National Geographic : 1968 Jan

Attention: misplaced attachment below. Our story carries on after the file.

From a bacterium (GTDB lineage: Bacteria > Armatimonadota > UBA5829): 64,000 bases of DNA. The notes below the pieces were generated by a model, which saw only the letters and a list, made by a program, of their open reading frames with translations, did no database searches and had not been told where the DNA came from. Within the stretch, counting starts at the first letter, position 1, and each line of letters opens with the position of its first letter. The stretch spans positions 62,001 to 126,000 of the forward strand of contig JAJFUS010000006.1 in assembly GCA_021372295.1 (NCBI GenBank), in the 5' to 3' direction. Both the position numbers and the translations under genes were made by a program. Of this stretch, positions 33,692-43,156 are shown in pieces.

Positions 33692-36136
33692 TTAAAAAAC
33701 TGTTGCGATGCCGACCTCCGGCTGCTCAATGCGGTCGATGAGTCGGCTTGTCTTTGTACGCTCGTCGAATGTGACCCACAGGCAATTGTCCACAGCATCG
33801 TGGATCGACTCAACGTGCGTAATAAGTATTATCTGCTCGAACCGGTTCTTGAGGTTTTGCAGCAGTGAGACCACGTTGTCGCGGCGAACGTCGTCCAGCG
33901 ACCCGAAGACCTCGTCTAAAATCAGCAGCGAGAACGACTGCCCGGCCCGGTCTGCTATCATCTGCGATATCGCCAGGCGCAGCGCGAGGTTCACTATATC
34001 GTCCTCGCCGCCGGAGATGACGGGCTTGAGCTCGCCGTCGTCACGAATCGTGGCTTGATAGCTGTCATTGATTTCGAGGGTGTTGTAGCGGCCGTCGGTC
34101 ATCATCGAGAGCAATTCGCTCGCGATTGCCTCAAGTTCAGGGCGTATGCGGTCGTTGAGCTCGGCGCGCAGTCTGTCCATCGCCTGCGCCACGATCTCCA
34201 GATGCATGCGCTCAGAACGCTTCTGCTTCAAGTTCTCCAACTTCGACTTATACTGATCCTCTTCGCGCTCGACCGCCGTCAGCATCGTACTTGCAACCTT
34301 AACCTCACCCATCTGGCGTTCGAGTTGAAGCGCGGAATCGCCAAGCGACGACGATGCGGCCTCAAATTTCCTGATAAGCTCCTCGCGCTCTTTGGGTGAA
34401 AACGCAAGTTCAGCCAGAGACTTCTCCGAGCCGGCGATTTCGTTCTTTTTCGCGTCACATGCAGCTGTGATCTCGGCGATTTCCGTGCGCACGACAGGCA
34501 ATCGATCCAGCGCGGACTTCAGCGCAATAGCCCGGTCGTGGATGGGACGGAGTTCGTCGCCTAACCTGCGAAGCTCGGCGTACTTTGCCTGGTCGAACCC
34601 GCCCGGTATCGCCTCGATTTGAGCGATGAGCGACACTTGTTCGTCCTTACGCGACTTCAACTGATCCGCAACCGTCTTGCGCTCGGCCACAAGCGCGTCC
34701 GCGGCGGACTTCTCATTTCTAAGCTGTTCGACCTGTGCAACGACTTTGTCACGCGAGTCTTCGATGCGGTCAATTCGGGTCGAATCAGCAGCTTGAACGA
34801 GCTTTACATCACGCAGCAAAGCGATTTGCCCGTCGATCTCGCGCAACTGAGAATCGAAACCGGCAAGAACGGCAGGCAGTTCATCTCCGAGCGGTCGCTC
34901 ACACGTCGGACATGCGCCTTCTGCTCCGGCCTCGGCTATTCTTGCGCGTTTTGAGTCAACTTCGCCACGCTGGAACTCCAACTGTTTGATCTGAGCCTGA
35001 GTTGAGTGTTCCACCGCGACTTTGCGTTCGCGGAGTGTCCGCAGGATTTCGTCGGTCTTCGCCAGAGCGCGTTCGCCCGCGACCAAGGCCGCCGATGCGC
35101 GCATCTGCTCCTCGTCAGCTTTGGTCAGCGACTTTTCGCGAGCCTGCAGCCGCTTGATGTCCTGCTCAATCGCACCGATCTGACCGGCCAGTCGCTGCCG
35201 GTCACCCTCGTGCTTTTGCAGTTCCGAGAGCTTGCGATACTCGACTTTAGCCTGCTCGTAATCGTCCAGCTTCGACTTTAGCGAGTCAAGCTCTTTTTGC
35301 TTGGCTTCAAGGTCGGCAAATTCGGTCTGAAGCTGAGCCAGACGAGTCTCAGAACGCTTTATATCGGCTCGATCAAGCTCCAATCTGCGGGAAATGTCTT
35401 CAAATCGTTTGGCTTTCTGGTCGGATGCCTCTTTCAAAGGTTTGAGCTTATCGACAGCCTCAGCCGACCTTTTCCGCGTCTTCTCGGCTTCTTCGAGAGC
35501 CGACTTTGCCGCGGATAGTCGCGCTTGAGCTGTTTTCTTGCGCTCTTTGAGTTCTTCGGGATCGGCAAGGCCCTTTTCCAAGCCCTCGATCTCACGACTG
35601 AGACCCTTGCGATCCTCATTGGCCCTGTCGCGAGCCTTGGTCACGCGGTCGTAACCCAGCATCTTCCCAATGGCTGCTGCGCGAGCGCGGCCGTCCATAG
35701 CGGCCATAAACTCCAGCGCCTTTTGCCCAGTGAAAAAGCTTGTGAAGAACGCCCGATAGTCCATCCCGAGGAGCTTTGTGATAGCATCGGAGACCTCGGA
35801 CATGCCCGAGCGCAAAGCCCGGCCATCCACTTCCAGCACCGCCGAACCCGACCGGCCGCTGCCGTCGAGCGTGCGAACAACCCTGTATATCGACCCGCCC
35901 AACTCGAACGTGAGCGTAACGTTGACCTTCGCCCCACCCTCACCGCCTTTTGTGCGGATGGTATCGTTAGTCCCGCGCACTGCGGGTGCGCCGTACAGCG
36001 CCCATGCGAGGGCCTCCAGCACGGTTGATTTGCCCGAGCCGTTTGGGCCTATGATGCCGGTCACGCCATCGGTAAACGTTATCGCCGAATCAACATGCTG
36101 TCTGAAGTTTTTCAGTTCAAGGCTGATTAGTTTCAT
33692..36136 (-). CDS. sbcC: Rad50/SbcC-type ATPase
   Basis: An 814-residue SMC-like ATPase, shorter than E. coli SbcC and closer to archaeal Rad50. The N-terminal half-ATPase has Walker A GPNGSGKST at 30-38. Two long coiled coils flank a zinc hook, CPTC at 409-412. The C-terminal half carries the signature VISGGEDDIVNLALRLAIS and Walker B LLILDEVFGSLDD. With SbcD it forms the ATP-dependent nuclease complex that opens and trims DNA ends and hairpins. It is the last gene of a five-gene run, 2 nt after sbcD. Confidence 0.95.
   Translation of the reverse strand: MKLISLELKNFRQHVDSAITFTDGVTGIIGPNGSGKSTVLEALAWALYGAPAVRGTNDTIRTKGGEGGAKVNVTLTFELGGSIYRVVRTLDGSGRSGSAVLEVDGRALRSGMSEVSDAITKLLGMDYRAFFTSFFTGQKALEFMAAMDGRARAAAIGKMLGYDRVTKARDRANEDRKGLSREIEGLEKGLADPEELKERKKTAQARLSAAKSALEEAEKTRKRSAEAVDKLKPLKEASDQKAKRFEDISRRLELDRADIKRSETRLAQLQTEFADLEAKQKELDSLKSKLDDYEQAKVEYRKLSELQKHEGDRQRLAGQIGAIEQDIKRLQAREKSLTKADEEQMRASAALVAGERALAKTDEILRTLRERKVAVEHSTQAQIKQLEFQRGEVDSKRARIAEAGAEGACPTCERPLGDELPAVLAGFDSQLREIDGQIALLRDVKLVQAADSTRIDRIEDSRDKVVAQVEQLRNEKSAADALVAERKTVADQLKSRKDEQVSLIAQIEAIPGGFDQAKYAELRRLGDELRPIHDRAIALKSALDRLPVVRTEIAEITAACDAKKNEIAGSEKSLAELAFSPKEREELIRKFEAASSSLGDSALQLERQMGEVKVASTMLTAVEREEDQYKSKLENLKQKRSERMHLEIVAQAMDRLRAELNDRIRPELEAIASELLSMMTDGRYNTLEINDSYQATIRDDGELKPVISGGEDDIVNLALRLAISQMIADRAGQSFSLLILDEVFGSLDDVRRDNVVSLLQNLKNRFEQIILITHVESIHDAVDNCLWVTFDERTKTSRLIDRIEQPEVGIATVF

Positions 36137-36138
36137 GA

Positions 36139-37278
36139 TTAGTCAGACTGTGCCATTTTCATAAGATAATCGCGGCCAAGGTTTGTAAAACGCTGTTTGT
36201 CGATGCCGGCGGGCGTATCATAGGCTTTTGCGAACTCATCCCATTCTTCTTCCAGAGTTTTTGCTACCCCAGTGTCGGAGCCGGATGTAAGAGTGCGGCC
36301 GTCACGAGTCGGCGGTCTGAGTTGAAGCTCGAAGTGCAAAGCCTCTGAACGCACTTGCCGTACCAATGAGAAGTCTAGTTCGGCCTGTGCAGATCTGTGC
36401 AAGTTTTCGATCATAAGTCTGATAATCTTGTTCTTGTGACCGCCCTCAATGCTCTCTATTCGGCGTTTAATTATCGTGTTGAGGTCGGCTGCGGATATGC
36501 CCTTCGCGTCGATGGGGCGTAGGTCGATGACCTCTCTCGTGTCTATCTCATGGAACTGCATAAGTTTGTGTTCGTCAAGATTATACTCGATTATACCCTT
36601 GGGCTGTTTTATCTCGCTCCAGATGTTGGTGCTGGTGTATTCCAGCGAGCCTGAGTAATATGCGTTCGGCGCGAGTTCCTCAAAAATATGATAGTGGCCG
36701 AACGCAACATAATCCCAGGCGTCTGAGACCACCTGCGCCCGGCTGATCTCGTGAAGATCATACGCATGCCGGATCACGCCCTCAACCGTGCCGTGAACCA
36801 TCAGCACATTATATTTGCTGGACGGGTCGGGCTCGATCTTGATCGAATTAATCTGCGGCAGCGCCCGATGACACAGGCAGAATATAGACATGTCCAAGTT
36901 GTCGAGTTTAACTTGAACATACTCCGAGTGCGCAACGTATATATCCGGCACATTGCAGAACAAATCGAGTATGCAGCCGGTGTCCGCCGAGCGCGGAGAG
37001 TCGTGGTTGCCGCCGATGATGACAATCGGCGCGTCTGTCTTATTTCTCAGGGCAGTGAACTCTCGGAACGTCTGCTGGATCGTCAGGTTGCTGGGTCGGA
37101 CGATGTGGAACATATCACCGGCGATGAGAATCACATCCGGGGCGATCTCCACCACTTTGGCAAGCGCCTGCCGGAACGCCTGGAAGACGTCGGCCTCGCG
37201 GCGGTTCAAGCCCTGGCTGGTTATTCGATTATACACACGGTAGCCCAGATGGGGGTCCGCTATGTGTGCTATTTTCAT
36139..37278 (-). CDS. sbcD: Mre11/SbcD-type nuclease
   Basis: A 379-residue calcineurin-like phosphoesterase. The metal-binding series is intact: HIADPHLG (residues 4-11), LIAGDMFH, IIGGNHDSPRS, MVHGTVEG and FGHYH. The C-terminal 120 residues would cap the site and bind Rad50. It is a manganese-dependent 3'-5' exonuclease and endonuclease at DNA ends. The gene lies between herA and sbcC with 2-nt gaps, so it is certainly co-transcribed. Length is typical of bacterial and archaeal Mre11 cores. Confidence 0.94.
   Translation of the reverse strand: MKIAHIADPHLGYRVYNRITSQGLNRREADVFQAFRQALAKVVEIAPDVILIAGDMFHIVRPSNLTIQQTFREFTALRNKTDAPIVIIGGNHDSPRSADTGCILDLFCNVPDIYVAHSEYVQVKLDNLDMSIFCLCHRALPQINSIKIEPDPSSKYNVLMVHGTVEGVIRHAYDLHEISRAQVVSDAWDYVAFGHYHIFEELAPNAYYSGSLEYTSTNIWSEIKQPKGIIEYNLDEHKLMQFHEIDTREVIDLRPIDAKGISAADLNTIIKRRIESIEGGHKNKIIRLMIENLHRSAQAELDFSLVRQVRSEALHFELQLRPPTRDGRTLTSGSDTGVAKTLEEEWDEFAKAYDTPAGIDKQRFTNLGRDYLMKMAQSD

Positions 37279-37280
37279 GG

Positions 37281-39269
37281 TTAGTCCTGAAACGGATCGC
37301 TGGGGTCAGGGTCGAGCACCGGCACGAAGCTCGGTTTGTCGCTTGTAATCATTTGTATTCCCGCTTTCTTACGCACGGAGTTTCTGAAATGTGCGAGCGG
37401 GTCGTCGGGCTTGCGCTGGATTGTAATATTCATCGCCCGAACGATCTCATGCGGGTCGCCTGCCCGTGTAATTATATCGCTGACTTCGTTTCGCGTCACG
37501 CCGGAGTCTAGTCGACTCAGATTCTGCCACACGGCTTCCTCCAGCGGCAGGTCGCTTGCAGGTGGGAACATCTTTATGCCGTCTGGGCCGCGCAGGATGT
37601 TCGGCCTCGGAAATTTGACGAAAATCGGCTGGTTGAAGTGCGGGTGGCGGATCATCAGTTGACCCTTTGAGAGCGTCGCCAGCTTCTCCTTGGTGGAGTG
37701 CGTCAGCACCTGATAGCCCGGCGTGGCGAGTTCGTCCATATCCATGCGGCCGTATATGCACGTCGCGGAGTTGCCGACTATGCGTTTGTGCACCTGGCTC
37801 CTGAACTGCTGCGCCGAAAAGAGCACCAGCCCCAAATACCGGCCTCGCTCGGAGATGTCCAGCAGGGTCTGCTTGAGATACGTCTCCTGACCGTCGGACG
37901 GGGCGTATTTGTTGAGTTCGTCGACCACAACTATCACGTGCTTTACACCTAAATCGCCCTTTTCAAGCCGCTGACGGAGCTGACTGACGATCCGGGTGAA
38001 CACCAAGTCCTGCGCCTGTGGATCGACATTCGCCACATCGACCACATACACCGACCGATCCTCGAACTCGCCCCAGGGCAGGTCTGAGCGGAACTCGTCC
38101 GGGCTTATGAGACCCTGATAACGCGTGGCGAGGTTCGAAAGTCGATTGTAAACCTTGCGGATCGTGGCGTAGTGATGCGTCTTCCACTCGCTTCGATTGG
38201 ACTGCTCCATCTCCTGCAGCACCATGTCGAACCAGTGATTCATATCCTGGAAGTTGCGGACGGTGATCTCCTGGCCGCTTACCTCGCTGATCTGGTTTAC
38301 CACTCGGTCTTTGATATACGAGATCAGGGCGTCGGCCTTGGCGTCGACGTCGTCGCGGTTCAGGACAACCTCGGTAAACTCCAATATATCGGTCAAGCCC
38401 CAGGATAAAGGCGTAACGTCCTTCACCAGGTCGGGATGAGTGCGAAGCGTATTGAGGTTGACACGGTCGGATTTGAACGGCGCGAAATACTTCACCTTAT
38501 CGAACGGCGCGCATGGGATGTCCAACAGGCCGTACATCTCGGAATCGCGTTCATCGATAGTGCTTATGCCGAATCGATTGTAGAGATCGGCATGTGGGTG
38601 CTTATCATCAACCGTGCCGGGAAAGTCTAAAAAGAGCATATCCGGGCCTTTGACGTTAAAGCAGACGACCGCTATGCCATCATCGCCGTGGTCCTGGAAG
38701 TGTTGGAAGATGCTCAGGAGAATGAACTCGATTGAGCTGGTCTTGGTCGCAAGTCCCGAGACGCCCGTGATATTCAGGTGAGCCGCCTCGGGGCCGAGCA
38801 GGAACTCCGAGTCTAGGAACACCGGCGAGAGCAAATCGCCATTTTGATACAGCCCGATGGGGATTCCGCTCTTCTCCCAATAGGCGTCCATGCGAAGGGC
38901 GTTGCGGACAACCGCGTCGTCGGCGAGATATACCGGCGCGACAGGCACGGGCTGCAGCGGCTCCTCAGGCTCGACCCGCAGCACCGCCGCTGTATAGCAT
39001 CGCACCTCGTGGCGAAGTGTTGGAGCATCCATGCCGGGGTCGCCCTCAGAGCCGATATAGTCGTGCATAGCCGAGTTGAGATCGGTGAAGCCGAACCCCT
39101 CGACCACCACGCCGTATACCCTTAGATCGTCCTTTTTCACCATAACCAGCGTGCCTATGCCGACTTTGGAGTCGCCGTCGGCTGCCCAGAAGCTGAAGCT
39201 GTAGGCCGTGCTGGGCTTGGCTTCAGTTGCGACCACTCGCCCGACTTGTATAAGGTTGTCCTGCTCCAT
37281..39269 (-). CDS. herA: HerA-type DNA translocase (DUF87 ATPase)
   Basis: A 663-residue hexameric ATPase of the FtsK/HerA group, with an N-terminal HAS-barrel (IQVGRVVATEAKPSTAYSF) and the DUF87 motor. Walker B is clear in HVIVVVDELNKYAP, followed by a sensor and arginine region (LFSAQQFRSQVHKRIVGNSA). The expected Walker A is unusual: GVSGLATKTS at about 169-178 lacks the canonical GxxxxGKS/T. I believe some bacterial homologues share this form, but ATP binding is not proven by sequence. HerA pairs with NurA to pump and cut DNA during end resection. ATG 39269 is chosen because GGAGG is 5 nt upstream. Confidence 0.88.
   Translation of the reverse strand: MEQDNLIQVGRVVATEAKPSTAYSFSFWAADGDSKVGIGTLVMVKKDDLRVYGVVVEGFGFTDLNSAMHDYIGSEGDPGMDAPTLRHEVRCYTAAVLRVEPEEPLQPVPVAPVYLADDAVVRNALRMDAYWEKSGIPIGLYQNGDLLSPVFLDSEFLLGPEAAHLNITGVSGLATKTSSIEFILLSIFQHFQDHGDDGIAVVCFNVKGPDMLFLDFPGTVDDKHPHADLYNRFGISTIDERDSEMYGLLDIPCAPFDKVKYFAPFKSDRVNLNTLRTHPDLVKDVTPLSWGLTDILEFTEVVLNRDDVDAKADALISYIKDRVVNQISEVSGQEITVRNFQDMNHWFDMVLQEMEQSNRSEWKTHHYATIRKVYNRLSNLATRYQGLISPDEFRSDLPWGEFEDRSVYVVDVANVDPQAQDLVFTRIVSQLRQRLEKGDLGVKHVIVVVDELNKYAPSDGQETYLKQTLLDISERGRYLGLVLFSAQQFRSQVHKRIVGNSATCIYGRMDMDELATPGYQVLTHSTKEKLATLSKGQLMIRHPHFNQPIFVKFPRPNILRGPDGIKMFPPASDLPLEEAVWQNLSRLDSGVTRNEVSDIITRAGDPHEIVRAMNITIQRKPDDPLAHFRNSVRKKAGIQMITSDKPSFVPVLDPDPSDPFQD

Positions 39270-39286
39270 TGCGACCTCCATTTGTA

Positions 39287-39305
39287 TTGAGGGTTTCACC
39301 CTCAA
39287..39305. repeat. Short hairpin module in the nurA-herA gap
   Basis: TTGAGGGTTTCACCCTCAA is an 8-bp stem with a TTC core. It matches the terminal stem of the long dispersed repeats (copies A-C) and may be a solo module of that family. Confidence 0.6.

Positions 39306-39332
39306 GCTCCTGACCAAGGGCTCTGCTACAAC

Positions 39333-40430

Following his route through southwest Af ghanistan, we drove for a while over a newly built road, then along a track twisting be tween jagged, reddish mountains. Near Qala-i -Kang, Alexander halted to quell an uprising of a different sort, the first of many within his own ranks. For some time he had been drifting away from his Mace donians. To them the conquered Persians were no better than slaves. But Alexander, continuing his efforts to win their friendship, appointed Persians to high office and himself wore Persian dress. At the same time he grew distrustful of his old friends. Hearing rumors of a plot against his life, he ordered that Philotas, one of his ablest generals, be tried by the army. On the flimsiest of evidence, unpopular Philotas was convicted and executed. Macedonian custom decreed that all kinsmen of a convicted trai tor be killed also. Though Alexander spared other kinsmen of Philotas, he ordered the murder of his father, loyal old Parmenion. Most of the summer and fall of 330 Alex ander campaigned in southern Afghanistan, in the area now called Dasht-i-Margo-the Desert of Death (map, page 12). To follow Alexander, we would have to cross that desert, but no trail broke the blank white space on our map. At Qala-i -Kang, we called on Rsul EKTACHROMES © N.G.S . Like fire-doomed temple columns, Iranian oil-field towers reflect flaming natural gas, separated here from crude oil before it enters pipelines. For the authors, the eerie scene at Gach Saran evoked images of the Mace donian holocaust that consumed nearby Persepolis (pages 34-5). During his conquest, Alexander saw black fluid bubbling from the ground, and thus became one of the first known Westerners to lay eyes on petroleum. Mist-veiled heartland of Iran: Such unchanging fast nesses of bleak mountains and mud-hut villages lay between Alexander and treasure-rich Persepolis. Sweep ing across the Middle East, the Macedonians dealt the Persians a crushing defeat at Gaugamela and marched into opulent Babylon. From there they sped east, to be stopped abruptly here in the Zagros Mountains, where the enemy held a narrow pass called the Persian Gates. After bold flanking maneuvers, Alexander routed Da rius's men with such ferocity, the historian Arrian relates, that terrified Persians "threw themselves over the cliffs." 32 Ahead, almost undefended, lay Persepolis.